The benefits are clear. If you take Suboxone as directed (usually 8-24 mg/day), the success rate of maintaining sobriety rises from 5% with abstinence (not taking any medication at all) to over 50%. It dramatically lowers the risk of death from overdose. Many people who simply stop opiates without medication go through months of "post-acute withdrawal" they feel exhausted, depressed, unable to enjoy anything, and crave drugs intensely. Suboxone almost always prevents all these symptoms. It's pretty good at treating depression. Family members are often thrilled to find their son/daughter/spouse/sibling is back to their old, pre-addiction self. Used properly, the outcome is amazing. There are some minor exceptions, but basically Suboxone is incredibly safe and won't hurt your liver, kidneys, or other organs.
But the biggest problem with Suboxone is toxic ideology. You=E2=80=99ll run into hundreds of people who consider Suboxone =E2=80=9Cjust another drug. You can do it without taking anything.=E2=80=9D That=E2=80=99s like saying you don=E2=80=99t ever need to use seatbelts in your car, which is a terrible idea. Many doctors won=E2=80=99t prescribe Suboxone because they don=E2=80=99t want to treat =E2=80=A6 ADDICTS! It=E2=80=99s frequently hard to find physicians who will prescribe it, and many of the prescribing MDs run mills where you=E2=80=99re in and out in five minutes and pay $100 just for the prescription.=20
The scientific evidence supporting Suboxone is overwhelming. Taken as directed, it promotes sobriety and saves lives. But you=E2=80=99ve got to overcome all the naysayers.
First question is, are you part of the problem? Do you give him money that he can use to buy drugs? Do you give him free rent and overlook transgressions like stealing family possessions? Do you rescue him from the consequences of his actions? That's almost always unwise. If he's arrested, do you bail him out? In short, are you good at setting limits?
Second, do you have insurance that covers rehab? If so, CAREFULLY research drug rehab facilities and find one that accepts your insurance and has a good reputation. Be really picky because the rehab business has attracted more than its share of scammers. Once you find a place, consider giving your son an ultimatum: get help or get out. Tell him, "If you're going to kill yourself with drugs, I'm not going to let you do it under my roof."
Third, and probably most important, get help for yourself. Therapy with a good psychotherapist can be incredibly helpful. You may find Al Anon meetings in your community that can help. Again, BE PICKY and keep looking until you find honest to goodness support.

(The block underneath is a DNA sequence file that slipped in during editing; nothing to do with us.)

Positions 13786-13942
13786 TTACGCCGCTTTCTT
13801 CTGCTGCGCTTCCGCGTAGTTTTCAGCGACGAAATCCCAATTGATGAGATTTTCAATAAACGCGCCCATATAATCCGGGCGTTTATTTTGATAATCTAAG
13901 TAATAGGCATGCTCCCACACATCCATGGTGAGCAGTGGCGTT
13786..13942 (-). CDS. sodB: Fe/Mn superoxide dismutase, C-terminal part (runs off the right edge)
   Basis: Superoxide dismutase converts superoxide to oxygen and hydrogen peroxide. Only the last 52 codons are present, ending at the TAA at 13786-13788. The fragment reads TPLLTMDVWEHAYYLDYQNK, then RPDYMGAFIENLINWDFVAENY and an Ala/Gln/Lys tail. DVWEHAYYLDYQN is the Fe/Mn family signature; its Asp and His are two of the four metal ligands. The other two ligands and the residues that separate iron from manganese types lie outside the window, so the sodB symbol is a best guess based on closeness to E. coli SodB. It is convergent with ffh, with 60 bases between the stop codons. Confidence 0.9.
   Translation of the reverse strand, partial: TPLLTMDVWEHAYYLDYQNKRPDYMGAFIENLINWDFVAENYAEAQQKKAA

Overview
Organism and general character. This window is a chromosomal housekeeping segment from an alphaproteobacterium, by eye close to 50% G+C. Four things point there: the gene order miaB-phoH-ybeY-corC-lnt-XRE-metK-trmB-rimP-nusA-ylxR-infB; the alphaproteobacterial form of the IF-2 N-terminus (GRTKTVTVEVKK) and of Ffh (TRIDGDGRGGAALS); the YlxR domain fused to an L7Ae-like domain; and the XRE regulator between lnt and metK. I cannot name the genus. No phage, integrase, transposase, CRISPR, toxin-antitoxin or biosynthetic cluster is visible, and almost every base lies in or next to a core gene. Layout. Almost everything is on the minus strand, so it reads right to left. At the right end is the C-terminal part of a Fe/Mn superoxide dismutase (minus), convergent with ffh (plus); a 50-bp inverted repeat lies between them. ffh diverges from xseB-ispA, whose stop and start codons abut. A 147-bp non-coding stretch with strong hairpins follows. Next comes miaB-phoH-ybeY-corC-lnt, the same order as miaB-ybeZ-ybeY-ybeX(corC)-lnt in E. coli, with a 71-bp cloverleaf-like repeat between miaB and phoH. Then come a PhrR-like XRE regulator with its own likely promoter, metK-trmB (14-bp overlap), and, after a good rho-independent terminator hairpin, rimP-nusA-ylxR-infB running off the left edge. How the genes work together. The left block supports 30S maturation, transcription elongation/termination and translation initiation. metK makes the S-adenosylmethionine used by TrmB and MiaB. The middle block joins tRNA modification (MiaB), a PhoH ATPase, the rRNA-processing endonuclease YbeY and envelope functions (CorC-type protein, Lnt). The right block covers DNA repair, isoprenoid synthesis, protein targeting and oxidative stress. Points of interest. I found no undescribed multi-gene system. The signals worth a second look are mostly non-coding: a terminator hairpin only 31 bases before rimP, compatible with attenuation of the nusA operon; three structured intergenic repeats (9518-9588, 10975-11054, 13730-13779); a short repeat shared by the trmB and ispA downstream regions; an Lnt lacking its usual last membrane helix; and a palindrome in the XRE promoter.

So, basically, drugs don't do much for most alcoholics. The treatment is rehab, either inpatient or outpatient. There are also good internet-based programs. Some people can get sober going to Alcoholics Anonymous, which requires 90 meetings in 90 days to have any effect. The trick with Alcoholics Anonymous is you have to find a meeting where you feel comfortable; typically, 9 out of 10 aren't a good fit and you have to keep looking.
Here's a brief overview of Medication Assisted Treatment: https://drugfree.org/article/medication-assisted-treatment/
And you can Google this term to learn a lot more.
Second, only a couple of medications for hypertension pose a risk of withdrawal if you stop them suddenly. So, if you're taking a beta blocker like Inderal (propranolol), carvedilol, or metoprolol and stop suddenly, that could cause chest pain or even a heart attack in a susceptible person. Taper and stop them over about two weeks, no problem. Clonidine has a similar problem. Otherwise, you can stop an antihypertensive drug and all that happens is your blood pressure goes up. Diabetes is similar; I know of no drug with a withdrawal risk, but if you stop them, your blood sugar shoots up.
It's certainly true that hypertension and diabetes may get worse over time, so that you require more medication. It's a little like an old car that gradually gets less gas mileage over time, so you need to fill up the tank more frequently. The problem here is the car, not the gas. Similarly, when they need more medication to control their illness, people often refuse to believe the problem is their hypertension or diabetes itself. They blame their need for more medication on the drug, not the illness.